TITLE: Rebooting Computing Workshop Approach Redux
AUTHOR: Eugene Wallingford
DATE: January 20, 2009 4:27 PM
I commented a couple of times in my
review of the Rebooting Computing summit,
about the process we used, and the reaction it
created among the participants. We used an
that emphasized collectively exploring our individual
experiences and visions before springing into action.
Some people were skeptical from the outset, as some
people will be about anything that so "touchy-feely".
Perhaps some assumed that we all know what the problem
is and that enough of us know what the solution should
be and so wanted to get down to business. That seems
unlikely to me. Were this problem easily understood
or solved, we wouldn't have needed a summit to form
The process began to unravel on the second day, and
many people were losing patience. After lunch --
more than halfway through the summit -- the entire
group worked together to construct an overlaid set
of societal, technical, and personal timelines of
computing. For me, time began to drag during this
exercise, though I enjoyed hearing the stories and
seeing what so many people thought stood out in our
The 'construct a timeline of computing' was the final
straw for some, especially some of the bigger names.
While constructing the timeline, we found that many
people in the room didn't know the right dates for the
events they were adding. One of my colleagues finally
couldn't stop himself and moved a couple of items to
their right spots. It must have been especially
frustrating for the people in the room who were there
when these events were happening -- or who were the
principal players! This is an example of how
collaboration for collaboration's sake often doesn't
Later, Alan Kay referred to the summit's process as
"participation without progress". Our process
emphasized the former but in many ways impeded (or
prevented) the latter. Kay said that this approach
assumes all people's ideas are equally valid or
useful. He called for something more like a
than what we had, which I would liken to a town hall
form of government.
Kay may well be right, though a representative
democracy-like approach risks losing buy-in and
enthusiasm from the wider audience. Our representatives
would need to be able either to solve the problems
themselves or to energize "we, the people" to do the
work. I'm not sure whether what ails computing can
be solved by only a few, so I think bringing a large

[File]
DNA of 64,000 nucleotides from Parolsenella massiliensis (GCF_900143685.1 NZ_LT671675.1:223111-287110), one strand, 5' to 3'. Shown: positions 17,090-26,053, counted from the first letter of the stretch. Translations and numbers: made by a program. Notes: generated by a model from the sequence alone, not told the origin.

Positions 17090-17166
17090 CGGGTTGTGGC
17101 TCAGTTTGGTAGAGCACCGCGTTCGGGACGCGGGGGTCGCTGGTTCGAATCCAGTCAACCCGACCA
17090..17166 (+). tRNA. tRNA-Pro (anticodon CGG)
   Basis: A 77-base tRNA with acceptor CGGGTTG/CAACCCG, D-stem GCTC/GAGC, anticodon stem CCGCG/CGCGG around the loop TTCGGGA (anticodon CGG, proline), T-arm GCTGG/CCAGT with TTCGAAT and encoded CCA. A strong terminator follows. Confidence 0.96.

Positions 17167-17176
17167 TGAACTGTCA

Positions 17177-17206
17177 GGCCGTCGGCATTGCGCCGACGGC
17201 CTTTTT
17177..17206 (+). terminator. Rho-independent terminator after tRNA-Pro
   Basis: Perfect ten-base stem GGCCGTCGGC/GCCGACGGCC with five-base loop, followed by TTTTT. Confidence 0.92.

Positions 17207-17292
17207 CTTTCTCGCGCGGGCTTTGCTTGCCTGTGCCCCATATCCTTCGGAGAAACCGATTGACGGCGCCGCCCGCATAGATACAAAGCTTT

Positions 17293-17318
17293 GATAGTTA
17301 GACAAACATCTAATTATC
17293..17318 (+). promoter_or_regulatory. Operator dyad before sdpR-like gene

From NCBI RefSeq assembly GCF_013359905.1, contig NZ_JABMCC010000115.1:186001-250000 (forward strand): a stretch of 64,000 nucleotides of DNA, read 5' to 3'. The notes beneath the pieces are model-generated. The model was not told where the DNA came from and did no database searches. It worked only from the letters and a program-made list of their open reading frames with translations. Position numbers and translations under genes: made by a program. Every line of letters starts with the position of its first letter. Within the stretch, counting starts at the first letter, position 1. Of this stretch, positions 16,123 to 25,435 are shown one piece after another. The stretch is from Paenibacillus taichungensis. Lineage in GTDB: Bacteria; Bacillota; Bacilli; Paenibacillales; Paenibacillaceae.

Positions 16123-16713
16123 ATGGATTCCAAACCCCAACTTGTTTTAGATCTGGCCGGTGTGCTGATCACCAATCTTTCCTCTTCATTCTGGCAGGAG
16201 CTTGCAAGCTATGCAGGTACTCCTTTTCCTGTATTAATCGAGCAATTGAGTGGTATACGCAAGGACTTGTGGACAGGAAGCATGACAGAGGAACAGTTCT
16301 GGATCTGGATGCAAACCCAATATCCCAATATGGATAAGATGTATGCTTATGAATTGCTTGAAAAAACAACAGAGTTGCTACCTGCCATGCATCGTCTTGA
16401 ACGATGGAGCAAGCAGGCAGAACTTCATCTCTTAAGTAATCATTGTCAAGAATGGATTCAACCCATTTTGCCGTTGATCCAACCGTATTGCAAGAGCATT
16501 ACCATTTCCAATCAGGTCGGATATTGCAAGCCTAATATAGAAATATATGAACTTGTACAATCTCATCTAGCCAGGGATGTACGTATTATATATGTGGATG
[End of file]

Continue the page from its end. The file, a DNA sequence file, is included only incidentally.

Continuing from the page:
community on board at some point is necessary.
The next question is, who has the ideas that we should
be acting on? I think the summit was a least partly
successful in giving people with good ideas a chance
to express them to a large group and in particular
to let some of the more influential people in the room
know about the people and the ideas. Unfortunately,
the process throttled some other ideas with lack of
interest. One that stands out to me now is the issue
of outsourcing and intellectual property, which has
been a dominant topic of discussion on the listserv
since we left San Jose. Fortunately, people are
talking about it now.
(I have to admit that I do not yet fully understand
the problem. I either need more time to read or a
bigger brain -- maybe both.)
In the end when we broke identified and joined action
groups, some people asked, "How different is this set
of action groups than if we had started the summit with
this exercise?" Many people thought we would have
ended up with the same groups. I think they might
be right, though I'm not sure this means there was
no value in the work that led to them.
Perhaps one problem was that this process does not
scale well to 200+ people. If it does, then perhaps
it just didn't scale well to these 200+ people. The
room was full of Type A personalities. The industry
people were the kind with strong opinions and a drive
to solve problems. The faculty were... Well, most
faculty are control freaks, and this group was
Personally, I found the process to be worth at least
some of the time we spent. I enjoyed looking back
at my life in computing, reflecting on my own history,
reliving a few stories, and thinking about what has
influenced. I realized that my interest in computer
science wasn't driven by math or CS teachers in high
school or my undergraduate years.. I had a natural
affinity for computing and what it means. The teachers
who most affected me were ones who encouraged me to
think abstractly and to take ideas seriously, who
gave me reason to think I could do those things. The
key was to find my passion and run.
I first saw that sort of passion in
my honors humanities prof, as a freshmen in college.
As much as I loved humanities and political science
and all the rest, I had a sense that CS was where my
passion lay. The one undergrad CS prof who comes to
mind as an influence, William Brown, was not a researcher.
He was a serious systems guy who had come from IBM.
In retrospect, I credit him with showing me that CS
had serious ideas and was worth deep thought. He
encouraged me subtly to go to grad school and answered
a lot of questions from a naive student whose background
made grad school seem as far away as the moon.
I can't give a definitive review of the Rebooting
Computing workshop process because, sadly, I had to
return home to do my other day job so missed the third
day. From what I last, hear, the last day seemed to
have clicked better for more people. I will say this.
We have to realize that the goal of "rebooting"
computing is a big task, and not everyone who needs to
be involved shares the same context, history, motivation,
or goals. It was worth trying to figure out some of
that background before trying to make plans. Even if
the process moved slower than some of us thought it
should, it did get us all talking. That is a start,
and the agile developer in me knows the value in that.